The Community Design Center of Pittsburgh, a "non-profit organization that improves the quality of life by encouraging good design of the built environment," ran an ad for last weekend's Pedal Pittsburgh fundraising event. The ad places Pittsburgh's four most noticeable buildings, USX Tower, One Mellon Place, PPG Place and One Oxford Center, atop a bicycle tire.
The juxtaposition of the skyline and the bicycle tire makes sense but one really has to wonder how, throughout the entire campaign development process, no one raised the possibility someone might look at this ad and ask, "Why are the placing Pittsburgh on a tire where it will be destroyed as soon as the tire turns?"
Back in January, after viewing a crop of really weird McDonald's commercial from DDB Stockholm, I wrote, "OMFG! WTF? We don't know what drugs they use over in Sweden but, damn, we want some now! Or at least we want to know what goes on inside the minds of DDB Stockholm Copywriter Magnus Jacobsson and Art Director Frederik Simonsson who created these three off-the-charts whacked ads for McDonald's."
My pal Ariel Waldman over at Shake Well Before Use found this ad for Travel Alberta in San Francisco's MUNI (subway) stations which ask the question, "Who knew blogging was so popular 3,000 years ago?" to which Ariel posits, "Apparently, Canadians believe blogging stands for stone-logging." Hmm.
Back in the day, if you wanted a ride home from college for the holidays, you'd slap up your request up on a bulletin board somewhere around campus or check that same billboard for those already heading in your direction. That's "so yesterday" as one Disney pop starlet used to sing. Now, we have Web2.0-friendly PickupPal.
Somewhere in the bowels of my memory is a man with a 'fro, a soothing voice and a paintbrush. As a kid I watched him on TV, mesmerized as he effortlessly whispered magic onto his canvas.
Right about now, though, I'm wondering whether those gripping pastures and endless telephone lines were not actually thinly-veiled and mildly traumatic messages about ethnic cleansing.
I like how at the end he gets all sinister and hisses, "We're almost done here, aren't we? No. It's never done."
Hmm. Apparently we don't need awards shows any more. This "spycam" video catches famed UK creatives BBH's Rosie Arnold, TBWA's Steve Henry, BBH's Sir John Hegarty, M&C Saatchi's Tiger Savage and others shopping the Berwick Street Market in Soho, London for their own D&AD Pencils. Ah ha. So that's how so many awards find their way to the shelves of creative's offices the world over.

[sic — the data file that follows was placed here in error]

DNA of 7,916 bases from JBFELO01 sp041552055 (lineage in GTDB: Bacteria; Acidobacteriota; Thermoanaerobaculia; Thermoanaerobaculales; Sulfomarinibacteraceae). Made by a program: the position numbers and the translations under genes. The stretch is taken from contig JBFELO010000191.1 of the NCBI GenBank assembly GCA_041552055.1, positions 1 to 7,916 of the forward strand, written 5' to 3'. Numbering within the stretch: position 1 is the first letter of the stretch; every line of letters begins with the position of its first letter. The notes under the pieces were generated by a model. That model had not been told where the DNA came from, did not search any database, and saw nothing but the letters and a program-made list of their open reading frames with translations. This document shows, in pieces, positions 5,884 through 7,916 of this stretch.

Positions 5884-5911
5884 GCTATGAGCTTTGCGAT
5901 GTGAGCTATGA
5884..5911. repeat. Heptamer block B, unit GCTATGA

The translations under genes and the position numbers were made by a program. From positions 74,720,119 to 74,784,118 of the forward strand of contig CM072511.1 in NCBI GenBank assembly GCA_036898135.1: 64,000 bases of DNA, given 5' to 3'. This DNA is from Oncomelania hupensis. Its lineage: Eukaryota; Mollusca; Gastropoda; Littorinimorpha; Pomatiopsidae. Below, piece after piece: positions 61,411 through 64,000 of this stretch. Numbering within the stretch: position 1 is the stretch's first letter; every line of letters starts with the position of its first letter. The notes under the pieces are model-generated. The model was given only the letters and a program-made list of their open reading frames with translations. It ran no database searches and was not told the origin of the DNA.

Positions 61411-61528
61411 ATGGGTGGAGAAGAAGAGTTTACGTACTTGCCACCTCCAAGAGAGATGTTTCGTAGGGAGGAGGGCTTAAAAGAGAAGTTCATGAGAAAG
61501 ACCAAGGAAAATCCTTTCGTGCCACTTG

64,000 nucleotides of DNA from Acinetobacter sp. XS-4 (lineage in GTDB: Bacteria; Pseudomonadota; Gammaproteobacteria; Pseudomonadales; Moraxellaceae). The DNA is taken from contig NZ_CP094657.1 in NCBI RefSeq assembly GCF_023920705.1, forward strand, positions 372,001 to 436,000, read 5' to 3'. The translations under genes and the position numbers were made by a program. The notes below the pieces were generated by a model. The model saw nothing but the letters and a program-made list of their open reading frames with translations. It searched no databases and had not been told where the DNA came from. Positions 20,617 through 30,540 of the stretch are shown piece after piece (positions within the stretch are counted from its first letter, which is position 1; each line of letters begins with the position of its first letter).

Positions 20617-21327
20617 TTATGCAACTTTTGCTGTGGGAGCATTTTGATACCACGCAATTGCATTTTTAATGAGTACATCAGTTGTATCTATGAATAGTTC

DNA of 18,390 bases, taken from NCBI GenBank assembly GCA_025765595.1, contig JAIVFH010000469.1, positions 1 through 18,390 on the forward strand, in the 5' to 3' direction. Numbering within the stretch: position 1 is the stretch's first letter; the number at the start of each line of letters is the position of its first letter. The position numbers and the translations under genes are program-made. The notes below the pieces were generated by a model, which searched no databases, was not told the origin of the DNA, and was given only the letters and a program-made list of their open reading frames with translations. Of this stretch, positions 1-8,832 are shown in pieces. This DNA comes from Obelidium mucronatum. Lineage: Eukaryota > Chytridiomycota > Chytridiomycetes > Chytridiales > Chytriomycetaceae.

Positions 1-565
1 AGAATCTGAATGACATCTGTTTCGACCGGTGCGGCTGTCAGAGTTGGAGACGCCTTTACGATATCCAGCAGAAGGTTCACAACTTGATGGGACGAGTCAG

This Dibs commercial depicts the giant lollipop's fall from grace. It starts out a snack food, becomes a hair remover, and ultimately ends life as blender fodder. Its sad descent is meant to highlight Dibs' desirability.
The ad also includes guest appearances from the "Will It Blend?" guy and some dude from ER.
loves likes this spot (albeit under the gentle influence of vodka and caffeine). I feel sort of nauseous: I'm at a cafe, and there are blenders, and something in the air really does smell like hairy lollipop smoke. But maybe that's just burnt coffee.
Tearing a page out of Dell's playbook, Mazda's latest spot features sinister robotic women with a minimalist sense of style. Watch as they pursue a cherry-red Mazda 3 with hive mind perseverance, then attack it with off-white paint.
The car sits a moment, bathed in the colour of hotel linens, then scrapes to a start and washes the world in red -- including its (possibly Vicodin-dazed) antagonists. The premise is to fight conformity ... but it looks like one monochrome universe just makes way for another.
In hopes of selling, I don't know, more sweet potato casserole through May, Boston Market is trying to turn Mother's Day into a month-long event.
Visit The Moms Party to check out the campaign. And if you really want to make the matriarch cringe, upload her picture into a "President of the Moms Party!" poster.
It could always be worse.
Anyway, all members of the Moms Party will get free desserts with purchase through May at Boston Market. The more views your mom-inate (get it? Like "candidate"?) poster receives, the more likely your mom is to become the party leader.
In a lengthy analysis of a recent Pepperidge Farm print ad for the company's Milano cookie, Beyond Madison Avenue in which such details as "soul mates" versus "soulmates" are examined, the writer points to another take on the ad, from 360Nu.com, which...wait for it...calls the ad racist. Yes. A racist cookie ad.
It seems there may need to be a WTF category added to Adrants to house all these idiocies. However, before immediately tossing this off as yet another case of Chronic Overthink, the 360Nu writer offers interesting commentary on marketing, advertising and packaging as they relate to the reflection, creation, perpetuation or racial stereotypes.
Using two examples, angel food cake with white frosting over black cake and Devil Dogs with black ...stuff over the white, a corollary is made between the white over black as positive and the black over white as negative (devil).
Whether or not you decide to file this away in your own personal WTF category, you should at least read the piece firts. Then you can label the writer a crack pot or an insightful genius.